red, in the future, complete harmony and effectual co-operation between them.
At General Beauregard's request, he made a succinct review of the situation in his department, and showed much anxiety when referring to the effects of Zollicoffer's late disaster at Mill Spring. General Buell had advanced his forces, numbering from seventyfive to eighty thousand men, to within forty miles of Bowling Green, at Bacon Creek, on the Louisville and Nashville Railroad; General Grant was at Cairo and Paducah, with twenty thousand men, pressing an expedition which was to move—General Johnston thought—either up the Tennessee River, against Fort Henry, or up the Cumberland, against Fort Donelson; and General Pope, with at least thirty thousand men, in Missouri, stood confronting Major-General Polk.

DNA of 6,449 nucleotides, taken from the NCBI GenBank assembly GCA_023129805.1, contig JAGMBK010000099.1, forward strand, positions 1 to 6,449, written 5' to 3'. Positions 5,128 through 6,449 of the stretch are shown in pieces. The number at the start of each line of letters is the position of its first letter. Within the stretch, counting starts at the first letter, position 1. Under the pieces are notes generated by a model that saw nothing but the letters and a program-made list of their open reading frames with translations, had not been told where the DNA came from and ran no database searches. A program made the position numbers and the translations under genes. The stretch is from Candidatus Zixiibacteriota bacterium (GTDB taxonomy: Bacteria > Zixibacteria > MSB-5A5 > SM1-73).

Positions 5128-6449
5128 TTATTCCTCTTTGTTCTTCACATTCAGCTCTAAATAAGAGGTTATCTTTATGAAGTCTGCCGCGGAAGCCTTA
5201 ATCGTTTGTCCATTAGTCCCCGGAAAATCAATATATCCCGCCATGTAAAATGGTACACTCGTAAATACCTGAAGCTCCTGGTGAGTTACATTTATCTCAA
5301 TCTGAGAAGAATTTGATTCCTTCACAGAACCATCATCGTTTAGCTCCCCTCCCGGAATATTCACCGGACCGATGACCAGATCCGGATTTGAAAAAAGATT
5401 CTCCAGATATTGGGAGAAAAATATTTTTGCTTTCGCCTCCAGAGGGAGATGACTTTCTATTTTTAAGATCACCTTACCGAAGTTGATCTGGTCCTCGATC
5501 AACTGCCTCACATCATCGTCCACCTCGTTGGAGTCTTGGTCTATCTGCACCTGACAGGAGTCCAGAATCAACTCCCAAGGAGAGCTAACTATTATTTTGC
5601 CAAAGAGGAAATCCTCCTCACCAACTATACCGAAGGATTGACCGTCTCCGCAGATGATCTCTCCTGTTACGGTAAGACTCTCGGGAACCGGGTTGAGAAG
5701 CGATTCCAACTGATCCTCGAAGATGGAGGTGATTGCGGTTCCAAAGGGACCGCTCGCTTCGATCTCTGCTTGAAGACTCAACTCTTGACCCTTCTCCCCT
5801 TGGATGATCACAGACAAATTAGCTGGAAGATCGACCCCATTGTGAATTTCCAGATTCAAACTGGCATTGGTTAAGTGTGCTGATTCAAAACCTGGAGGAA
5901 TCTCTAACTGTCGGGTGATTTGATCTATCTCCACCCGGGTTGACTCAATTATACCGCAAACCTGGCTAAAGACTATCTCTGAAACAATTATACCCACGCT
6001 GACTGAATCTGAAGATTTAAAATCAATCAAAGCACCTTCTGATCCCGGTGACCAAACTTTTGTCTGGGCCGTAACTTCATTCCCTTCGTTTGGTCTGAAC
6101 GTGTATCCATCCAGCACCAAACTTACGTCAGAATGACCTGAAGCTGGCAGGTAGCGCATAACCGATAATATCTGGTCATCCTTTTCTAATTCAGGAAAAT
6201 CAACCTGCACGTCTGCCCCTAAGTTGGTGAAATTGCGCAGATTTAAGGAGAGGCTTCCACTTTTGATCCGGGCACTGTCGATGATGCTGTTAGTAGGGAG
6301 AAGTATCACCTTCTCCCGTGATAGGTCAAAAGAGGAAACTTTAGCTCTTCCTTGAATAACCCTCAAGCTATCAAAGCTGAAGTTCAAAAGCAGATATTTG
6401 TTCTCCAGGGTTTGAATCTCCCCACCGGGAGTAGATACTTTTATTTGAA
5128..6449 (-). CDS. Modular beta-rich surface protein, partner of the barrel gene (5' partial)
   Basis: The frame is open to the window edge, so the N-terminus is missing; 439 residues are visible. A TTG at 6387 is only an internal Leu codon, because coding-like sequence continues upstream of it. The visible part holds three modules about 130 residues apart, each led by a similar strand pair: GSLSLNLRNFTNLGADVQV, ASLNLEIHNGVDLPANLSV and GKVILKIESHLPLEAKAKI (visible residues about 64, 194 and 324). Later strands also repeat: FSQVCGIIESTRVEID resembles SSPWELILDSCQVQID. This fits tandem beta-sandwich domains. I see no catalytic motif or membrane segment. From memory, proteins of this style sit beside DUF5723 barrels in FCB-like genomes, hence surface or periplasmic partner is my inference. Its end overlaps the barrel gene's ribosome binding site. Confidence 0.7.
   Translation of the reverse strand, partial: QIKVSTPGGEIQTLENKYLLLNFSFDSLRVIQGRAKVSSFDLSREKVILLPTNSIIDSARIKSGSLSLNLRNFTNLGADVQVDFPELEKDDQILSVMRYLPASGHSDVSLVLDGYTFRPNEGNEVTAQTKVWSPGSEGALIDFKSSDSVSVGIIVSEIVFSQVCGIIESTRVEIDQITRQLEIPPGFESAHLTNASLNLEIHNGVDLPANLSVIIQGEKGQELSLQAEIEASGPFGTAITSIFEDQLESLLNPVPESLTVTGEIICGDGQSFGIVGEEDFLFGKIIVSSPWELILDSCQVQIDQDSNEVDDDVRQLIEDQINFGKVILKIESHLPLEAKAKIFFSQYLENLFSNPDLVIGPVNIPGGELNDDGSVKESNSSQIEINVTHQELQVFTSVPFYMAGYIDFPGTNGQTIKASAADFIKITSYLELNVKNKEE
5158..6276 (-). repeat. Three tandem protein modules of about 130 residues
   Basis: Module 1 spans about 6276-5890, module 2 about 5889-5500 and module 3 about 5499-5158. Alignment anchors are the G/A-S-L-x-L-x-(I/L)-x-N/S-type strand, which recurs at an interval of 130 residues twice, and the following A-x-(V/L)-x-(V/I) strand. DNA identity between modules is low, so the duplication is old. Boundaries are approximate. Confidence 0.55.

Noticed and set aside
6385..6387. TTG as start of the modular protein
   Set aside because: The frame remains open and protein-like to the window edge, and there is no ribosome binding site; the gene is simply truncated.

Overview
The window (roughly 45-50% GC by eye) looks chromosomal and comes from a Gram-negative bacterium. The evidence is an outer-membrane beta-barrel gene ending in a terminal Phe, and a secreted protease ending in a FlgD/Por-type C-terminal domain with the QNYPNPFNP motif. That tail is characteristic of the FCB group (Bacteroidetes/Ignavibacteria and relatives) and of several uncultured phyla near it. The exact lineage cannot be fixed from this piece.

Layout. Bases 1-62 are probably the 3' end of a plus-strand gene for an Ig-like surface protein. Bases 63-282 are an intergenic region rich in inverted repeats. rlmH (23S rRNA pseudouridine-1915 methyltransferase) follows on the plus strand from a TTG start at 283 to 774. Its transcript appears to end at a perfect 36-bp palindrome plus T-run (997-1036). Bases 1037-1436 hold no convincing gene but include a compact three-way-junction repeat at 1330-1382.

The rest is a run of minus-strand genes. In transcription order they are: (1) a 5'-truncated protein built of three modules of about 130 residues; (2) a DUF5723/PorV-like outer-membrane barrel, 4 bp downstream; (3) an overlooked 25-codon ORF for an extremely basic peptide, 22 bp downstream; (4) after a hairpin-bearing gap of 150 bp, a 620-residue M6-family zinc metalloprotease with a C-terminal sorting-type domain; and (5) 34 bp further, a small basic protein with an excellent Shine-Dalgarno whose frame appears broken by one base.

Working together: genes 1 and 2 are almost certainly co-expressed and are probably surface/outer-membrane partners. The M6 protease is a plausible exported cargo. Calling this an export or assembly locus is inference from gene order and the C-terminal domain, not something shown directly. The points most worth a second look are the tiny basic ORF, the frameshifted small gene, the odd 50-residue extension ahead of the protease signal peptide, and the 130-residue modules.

The entire Federal forces, under the chief command of General Halleck, with headquarters at St. Louis, amounted to about one hundred and thirty thousand men. To oppose such a host, General Johnston st